The mosquito genus Aedes on this website also refers to the Ochlerotatus group.
Aedes are found throughout the world. Aedes mosquitoes can carry a variety of pathogens that can be transmitted to humans, including:
- Dengue fever virus
- Chikungunya fever virus
- Yellow fever virus
- Filarial worms
- Eastern equine encephalitis
The larval habitats of Aedes mosquitoes will vary by species, but can be broken down into two main categories:
Container mosquito species prefer to lay eggs in artificial containers (e.g., waste tires, flowerpots, gutters, trash cans, etc.) or natural containers (leaf axils, tree holes, etc.) that can hold water. Oviposition takes place just above water level. The species Aedes aegypti and Aedes albopictus are the primary vectors of concern worldwide, with Aedes aegypti preferring more artificial container types, and Aedes albopictus being more opportunistic and inhabiting both artificial and natural containers.
Floodwater mosquitoes lay eggs in wet/moist substrate or waterlogged soil in ground depressions subject to temporary floods. Females differentiate between certain soil types to find the most suitable place for egg laying. Eggs of floodwater mosquitoes remain dormant until they are flooded and conditions are favorable for hatching. Floodwater mosquito populations can even withstand extended dry or cold periods in the egg stage. Select species of floodwater mosquitoes are able to fly long distances to get a blood meal and are aggressive and painful biters.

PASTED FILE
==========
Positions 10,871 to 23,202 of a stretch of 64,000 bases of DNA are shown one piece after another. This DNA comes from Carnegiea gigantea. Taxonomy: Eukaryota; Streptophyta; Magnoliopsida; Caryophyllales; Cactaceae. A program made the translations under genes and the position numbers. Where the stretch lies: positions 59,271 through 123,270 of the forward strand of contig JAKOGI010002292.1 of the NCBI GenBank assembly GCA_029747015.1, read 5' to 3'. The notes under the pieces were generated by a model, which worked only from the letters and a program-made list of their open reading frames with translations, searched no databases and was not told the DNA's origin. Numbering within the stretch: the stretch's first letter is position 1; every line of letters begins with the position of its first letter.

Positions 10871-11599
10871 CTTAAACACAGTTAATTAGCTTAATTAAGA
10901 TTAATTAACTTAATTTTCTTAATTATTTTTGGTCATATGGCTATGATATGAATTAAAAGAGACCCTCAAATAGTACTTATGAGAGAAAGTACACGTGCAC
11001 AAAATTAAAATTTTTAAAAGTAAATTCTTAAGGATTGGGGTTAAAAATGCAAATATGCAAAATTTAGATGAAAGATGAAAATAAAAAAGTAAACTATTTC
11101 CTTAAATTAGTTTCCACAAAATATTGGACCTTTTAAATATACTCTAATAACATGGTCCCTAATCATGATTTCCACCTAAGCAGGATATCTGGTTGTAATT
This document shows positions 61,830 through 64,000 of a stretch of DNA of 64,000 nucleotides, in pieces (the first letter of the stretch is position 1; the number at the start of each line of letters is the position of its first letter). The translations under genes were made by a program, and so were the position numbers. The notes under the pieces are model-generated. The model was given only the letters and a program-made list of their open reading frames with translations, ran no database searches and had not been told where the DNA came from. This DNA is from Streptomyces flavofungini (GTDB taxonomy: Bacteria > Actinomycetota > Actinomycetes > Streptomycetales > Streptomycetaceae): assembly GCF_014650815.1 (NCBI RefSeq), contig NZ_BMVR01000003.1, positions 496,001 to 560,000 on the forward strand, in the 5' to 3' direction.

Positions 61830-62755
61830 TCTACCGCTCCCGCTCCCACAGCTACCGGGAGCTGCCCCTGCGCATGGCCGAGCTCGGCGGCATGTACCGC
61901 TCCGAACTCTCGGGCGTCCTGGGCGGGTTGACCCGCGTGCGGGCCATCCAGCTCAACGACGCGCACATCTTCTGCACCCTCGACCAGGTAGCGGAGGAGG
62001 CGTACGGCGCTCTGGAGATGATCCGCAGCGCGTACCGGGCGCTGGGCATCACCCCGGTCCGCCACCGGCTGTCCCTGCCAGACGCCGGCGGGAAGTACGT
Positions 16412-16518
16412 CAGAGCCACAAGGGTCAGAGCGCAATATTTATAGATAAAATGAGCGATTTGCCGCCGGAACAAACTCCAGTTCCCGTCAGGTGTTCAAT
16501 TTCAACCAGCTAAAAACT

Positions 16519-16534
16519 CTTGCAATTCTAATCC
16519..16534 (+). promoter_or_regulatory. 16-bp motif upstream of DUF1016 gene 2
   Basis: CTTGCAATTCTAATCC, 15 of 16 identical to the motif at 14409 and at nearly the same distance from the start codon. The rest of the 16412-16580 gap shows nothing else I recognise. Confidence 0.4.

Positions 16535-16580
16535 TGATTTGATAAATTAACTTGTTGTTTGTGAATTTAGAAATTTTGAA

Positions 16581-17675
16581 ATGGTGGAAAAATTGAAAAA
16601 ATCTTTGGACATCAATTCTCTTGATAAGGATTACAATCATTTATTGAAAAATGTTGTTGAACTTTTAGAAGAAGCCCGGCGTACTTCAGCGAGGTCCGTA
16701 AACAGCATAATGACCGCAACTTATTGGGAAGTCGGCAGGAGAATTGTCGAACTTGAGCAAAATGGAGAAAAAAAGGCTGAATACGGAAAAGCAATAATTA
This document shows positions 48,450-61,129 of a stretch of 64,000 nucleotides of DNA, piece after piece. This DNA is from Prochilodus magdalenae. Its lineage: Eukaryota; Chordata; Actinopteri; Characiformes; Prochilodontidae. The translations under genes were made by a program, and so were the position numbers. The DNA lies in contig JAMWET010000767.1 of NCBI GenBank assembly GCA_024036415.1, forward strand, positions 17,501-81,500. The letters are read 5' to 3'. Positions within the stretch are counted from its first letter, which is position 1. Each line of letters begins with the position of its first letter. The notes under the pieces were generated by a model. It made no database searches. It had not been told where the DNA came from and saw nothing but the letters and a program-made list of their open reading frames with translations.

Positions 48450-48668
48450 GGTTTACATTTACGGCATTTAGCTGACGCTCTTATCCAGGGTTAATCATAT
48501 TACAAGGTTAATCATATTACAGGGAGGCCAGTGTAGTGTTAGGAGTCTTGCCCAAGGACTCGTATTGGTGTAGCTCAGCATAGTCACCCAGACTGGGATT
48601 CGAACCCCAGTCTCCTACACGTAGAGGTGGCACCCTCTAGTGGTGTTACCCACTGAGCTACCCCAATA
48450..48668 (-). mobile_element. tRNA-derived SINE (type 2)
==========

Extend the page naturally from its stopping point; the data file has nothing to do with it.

While floodwater Aedes will lay their eggs in a variety of habitats, these habitats can typically be categorized into four ecotypes:
- General description: Floodplains include low-lying areas along rivers, streams, and lakes that are temporarily inundated at various points in the year. Other low-lying depressions, such as prairie potholes, are floodplains that will hold water following rain events.
- Common floodplain mosquitoes:
- General description: Woodland pool mosquitoes commonly develop during winter and early spring. Larvae can be found in pools in forested areas following spring snowmelt or rains.
- Common woodland mosquitoes:
- General description: Coastal, or saltwater, mosquitoes develop in low-lying plains in coastal areas which include salt marshes, brackish swamps, and dredge spoils.
- Common coastal mosquitoes:
Links to suggested control solutions
|Open habitats with minimal vegetation
|VectoBac WG/WDG (World Health Organization Pesticide Evaluation Scheme [WHOPES] formulation)
|Artificial or natural containers
|Open or vegetated habitats
|Open or vegetated habitats that have dynamic flooding cycles in which pre-flood applications and flood/re-flood capacity is useful